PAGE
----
There is some usual sniggering about being “pro-rich” etc. But everybody also notices that taxes on individuals now are the highest — almost 44 per cent — since reform began. Add to that an average of 18 per cent or so GST on goods and services that people, especially the rich, consume. The Left would applaud this. Of course, they’d want this to be even higher. Hopefully not the 97 per cent it was at Indira Gandhi’s socialist peak, when the foundation of the parallel black economy was laid.
An expanding, large, maai-baap (mom & dad) sarkar is something the Leftists love. See the expansion of our government in the Modi era. More and more Bhawans have come up in Delhi to accommodate a burgeoning government. Now the new Central Vista will create space for more. A comparison again with Vajpayee government. He had no hesitation selling the loss-making Lodhi Hotel in the heart of Delhi. An even bigger PSU dud was Hotel Janpath. Which, instead of being sold, has now become another set of offices and government accommodation. Samrat Hotel, next to Ashoka, ceased to be a hotel a long time ago. It has become a sarkari bhawan too. In fact, almost everyone here will be surprised when I tell you that even the new Lok Pal (do you remember we had appointed one? Okay, what’s his name?) has been given half a floor here.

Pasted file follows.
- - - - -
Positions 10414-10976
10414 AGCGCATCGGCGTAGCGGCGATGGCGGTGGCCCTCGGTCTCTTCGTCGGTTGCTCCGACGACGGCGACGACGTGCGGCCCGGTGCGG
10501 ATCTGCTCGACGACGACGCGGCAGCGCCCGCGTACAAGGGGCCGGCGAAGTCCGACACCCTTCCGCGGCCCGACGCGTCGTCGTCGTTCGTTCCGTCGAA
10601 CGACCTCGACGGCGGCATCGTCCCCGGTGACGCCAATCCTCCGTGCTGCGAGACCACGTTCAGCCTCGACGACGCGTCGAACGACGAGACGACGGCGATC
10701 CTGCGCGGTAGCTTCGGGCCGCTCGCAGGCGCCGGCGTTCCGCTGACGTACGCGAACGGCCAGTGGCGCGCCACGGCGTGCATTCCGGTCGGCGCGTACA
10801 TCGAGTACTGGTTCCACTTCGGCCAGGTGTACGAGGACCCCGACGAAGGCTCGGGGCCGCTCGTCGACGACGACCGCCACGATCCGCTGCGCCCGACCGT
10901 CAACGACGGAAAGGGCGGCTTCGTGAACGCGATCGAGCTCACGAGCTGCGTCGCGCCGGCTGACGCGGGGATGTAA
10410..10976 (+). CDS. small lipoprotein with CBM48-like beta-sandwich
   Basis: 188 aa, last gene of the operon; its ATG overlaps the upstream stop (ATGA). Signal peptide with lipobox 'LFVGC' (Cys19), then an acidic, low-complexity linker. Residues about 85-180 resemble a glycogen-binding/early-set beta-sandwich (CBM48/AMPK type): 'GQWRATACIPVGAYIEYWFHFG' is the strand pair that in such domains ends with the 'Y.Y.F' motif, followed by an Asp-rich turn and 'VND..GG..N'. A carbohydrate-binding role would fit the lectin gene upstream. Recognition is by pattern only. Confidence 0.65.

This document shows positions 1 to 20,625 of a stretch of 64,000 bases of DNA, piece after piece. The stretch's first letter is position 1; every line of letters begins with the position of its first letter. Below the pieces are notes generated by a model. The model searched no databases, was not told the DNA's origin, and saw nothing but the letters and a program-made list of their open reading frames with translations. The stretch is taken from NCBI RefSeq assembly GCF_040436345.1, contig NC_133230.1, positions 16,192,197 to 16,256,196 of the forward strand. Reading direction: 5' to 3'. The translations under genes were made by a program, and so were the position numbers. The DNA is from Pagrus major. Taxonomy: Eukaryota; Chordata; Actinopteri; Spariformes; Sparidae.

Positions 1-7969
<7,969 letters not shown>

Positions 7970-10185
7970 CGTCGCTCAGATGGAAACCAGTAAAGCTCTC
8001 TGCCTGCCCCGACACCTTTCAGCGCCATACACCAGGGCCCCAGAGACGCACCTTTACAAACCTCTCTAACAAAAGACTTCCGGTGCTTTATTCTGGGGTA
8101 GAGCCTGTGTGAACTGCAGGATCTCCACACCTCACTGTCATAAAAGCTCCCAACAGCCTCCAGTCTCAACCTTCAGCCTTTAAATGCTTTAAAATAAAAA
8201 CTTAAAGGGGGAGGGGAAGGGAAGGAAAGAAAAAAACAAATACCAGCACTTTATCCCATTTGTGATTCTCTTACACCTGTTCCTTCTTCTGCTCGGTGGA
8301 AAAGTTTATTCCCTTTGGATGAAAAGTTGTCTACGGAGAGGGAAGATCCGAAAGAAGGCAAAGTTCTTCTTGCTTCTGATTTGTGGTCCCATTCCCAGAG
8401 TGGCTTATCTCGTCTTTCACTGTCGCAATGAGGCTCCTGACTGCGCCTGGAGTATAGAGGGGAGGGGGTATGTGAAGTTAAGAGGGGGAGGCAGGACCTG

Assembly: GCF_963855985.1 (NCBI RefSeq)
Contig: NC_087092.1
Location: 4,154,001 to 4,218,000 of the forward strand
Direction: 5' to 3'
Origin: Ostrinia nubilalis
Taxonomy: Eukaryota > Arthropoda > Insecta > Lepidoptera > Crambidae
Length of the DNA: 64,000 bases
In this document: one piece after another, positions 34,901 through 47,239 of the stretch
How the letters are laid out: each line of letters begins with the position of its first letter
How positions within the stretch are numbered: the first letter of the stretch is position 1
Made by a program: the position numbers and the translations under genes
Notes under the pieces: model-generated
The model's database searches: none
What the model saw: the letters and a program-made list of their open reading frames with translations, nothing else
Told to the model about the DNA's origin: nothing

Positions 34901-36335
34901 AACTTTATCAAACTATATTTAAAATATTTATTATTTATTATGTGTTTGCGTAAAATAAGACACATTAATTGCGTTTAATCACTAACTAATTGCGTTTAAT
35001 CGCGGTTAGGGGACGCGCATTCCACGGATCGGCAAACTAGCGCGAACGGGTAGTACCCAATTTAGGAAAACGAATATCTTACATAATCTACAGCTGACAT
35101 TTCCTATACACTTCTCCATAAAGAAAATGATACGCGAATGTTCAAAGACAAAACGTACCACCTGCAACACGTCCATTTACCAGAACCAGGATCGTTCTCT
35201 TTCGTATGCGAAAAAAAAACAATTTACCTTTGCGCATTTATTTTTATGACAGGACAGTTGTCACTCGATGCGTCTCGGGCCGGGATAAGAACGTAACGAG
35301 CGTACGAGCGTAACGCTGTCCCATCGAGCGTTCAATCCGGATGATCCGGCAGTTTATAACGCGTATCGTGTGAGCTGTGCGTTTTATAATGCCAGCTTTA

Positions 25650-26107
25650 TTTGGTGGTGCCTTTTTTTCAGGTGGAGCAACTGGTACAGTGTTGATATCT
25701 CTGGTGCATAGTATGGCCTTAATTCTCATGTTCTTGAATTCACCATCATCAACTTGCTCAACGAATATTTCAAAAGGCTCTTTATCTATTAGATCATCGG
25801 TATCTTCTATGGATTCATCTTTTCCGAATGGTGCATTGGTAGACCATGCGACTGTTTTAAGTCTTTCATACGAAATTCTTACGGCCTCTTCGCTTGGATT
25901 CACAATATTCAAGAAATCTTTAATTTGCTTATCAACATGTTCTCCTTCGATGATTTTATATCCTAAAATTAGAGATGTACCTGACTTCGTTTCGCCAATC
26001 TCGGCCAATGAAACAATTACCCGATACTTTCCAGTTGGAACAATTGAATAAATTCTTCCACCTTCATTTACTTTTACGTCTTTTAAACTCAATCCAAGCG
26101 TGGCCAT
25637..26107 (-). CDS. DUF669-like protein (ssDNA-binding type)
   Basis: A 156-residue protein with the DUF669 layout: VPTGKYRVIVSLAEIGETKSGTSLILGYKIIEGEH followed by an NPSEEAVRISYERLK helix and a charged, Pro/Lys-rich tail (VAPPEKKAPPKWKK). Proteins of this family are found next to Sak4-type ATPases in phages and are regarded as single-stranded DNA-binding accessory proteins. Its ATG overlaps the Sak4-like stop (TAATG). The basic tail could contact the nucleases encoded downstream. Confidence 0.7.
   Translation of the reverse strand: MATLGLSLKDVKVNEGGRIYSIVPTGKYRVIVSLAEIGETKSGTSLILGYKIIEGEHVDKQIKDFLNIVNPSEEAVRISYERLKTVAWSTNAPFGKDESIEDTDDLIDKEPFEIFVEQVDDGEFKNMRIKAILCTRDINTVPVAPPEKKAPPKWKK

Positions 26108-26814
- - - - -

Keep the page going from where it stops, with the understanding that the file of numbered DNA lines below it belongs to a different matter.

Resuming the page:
Our taxes are higher than in a generation, our government is bigger than two generations and still growing, we ‘privatise’ our companies often by selling one PSU to another, now our government also decides for all of the country which Covid vaccine to have when, to be allowed boosters or not, and what can be sold in India. In a genuinely free market, there will be shops and buyers for Covaxin, Covishield, Sputnik, Pfizer and Moderna.
As with cars, consumers can choose a Maruti or a Mercedes. But not vaccines. Why? Because ours is a maai-baap sarkar. It is in no way a government of the economic Right. The Right is limited to religion and nationalism. The rest is as Left as the Congress or any other. The reason we call Modi-BJP ideology as the Hindu Left.